Binary Options Systems Using the Tweezer Pattern
by Girvan Lambert
The binary options strategies I’m about to discuss below are obviously built on a candlestick pattern known as the “Tweezer”. They are variations of the Put/Call and Touch/No Touch trades, the applications of which become quite self-explanatory once you understand the reasoning behind the system and the market conditions the above said Tweezer pattern usually heralds.
The first step is to define the Tweezer pattern and to explain what its presence means for the asset price. The Tweezer is a pattern made up of two candlesticks, a Day 1 candlestick, and a Day 2 one. Tweezer formations can be Tweezer tops or Tweezer bottoms, depending on where on the asset-price graph they occur, and what sort of a trend-reversal they point to. For the sake of this example, we’ll consider a Tweezer top, the Day 1 candlestick of which is a bullish one, while the day 2 candlestick is bearish. How does one recognize a Tweezer top? The pattern is quite peculiar indeed, with the day one candlestick showing a long body with a short shadow (wick) at the bottom. The Day 2 candlestick opens exactly where the day 1 stick closes, and it closes below the opening price of the day 1 stick.
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With that in mind, it’s clear to see what a Tweezer-top pattern points to: a bearish reversal of a bullish trend. Whenever such a tweezer appears at the top of an uptrend, a bearish reversal is definitely in the books, and here’s why: the Day 1 candlestick represents the continuation of the previous trend (a bullish one in this case). As soon as the candlestick closes though, sellers hit the market and the asset-price takes a downward turn, so much so that it erases all the gains of the Day 1 candlestick and it goes down way below it. What this means is that the general market-sentiment has gone through a reversal, and therefore the ensuing bearish trend is likely to prevail for a while.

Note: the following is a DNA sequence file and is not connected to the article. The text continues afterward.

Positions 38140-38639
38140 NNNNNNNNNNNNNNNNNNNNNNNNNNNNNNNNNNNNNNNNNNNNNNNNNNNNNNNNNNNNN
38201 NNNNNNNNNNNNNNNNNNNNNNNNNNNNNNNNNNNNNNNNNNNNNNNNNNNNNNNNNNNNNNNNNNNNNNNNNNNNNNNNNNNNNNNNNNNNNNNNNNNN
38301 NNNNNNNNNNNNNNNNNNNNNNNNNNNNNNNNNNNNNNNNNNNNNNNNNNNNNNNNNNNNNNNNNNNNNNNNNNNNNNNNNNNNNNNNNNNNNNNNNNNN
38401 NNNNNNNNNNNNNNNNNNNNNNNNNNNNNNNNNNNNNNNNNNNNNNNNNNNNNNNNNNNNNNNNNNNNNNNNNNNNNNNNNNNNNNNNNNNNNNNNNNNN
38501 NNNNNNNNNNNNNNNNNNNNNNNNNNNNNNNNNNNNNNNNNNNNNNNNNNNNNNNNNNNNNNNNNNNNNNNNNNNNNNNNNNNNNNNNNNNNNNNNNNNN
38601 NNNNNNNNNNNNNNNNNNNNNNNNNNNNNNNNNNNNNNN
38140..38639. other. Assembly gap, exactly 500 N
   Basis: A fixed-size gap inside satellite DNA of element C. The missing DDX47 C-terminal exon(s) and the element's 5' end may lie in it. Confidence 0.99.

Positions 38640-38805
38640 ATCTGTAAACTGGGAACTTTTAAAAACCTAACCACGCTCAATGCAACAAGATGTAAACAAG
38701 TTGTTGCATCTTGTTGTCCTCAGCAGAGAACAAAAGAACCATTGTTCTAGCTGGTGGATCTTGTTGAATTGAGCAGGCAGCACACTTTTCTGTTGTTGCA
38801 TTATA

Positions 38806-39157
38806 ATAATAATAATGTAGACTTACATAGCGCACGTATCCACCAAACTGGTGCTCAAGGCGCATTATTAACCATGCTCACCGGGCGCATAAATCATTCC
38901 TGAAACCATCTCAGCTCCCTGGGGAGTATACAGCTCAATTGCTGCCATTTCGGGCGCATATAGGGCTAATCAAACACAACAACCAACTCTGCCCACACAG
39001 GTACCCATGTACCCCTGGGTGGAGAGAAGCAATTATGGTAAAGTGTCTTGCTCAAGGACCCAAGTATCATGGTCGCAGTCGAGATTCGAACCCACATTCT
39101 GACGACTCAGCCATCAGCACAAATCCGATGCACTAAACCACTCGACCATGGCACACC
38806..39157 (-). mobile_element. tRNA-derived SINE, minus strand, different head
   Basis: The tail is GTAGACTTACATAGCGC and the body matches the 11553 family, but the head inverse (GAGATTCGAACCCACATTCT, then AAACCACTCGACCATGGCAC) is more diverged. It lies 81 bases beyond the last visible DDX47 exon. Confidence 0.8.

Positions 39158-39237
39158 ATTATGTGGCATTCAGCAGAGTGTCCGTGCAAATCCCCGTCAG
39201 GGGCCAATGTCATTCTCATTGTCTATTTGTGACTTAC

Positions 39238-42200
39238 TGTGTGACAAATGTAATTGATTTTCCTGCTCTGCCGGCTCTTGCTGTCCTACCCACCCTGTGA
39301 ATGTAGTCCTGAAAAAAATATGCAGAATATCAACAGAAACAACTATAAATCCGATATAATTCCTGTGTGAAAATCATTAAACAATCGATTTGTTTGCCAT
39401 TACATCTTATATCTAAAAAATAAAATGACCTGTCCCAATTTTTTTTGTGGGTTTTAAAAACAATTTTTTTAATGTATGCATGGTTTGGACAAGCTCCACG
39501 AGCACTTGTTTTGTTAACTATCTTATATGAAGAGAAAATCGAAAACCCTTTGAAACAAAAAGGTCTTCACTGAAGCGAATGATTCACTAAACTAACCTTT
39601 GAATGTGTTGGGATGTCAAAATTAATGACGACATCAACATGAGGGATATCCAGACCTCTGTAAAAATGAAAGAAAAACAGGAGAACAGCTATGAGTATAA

The Tweezer Bottom pattern works in a similar fashion, with the obvious difference that it shows up at the end of a bearish trend, signaling a bullish reversal. In this case, the Day 1 candle is obviously a bearish one, while the Day 2 one is a bullish candle, closing above the opening price of the Day 1 candle.
Let’s return to the tweezer top pattern though and take a look at how we can actually put it to use in a trading scenario.
The peculiar thing about the tweezer top is that it’s only suitable for the trading of the PUT option. The CALL trades can be made with the tweezer bottom pattern though. The Touch/No Touch contract can be traded with both candlestick patterns.
In the case of the tweezer top pattern, the PUT trade should be placed as soon as the pattern is observed. The expiry on the trade should be generous, in order to give the price enough time to move into position for profit.
The No Touch zone begins some 30 pips above the high of the tweezer top, while the Touch option should be purchased about 40 pips below the tweezer pattern.
The trading works in a symmetrically similar fashion with the tweezer bottom pattern. Obviously, the critical point in this strategy is the spotting and the correct identification of the tweezer patterns. Support and resistance levels should be used in the confirmation of the patterns, and the stochastic oscillator is also an option in this respect.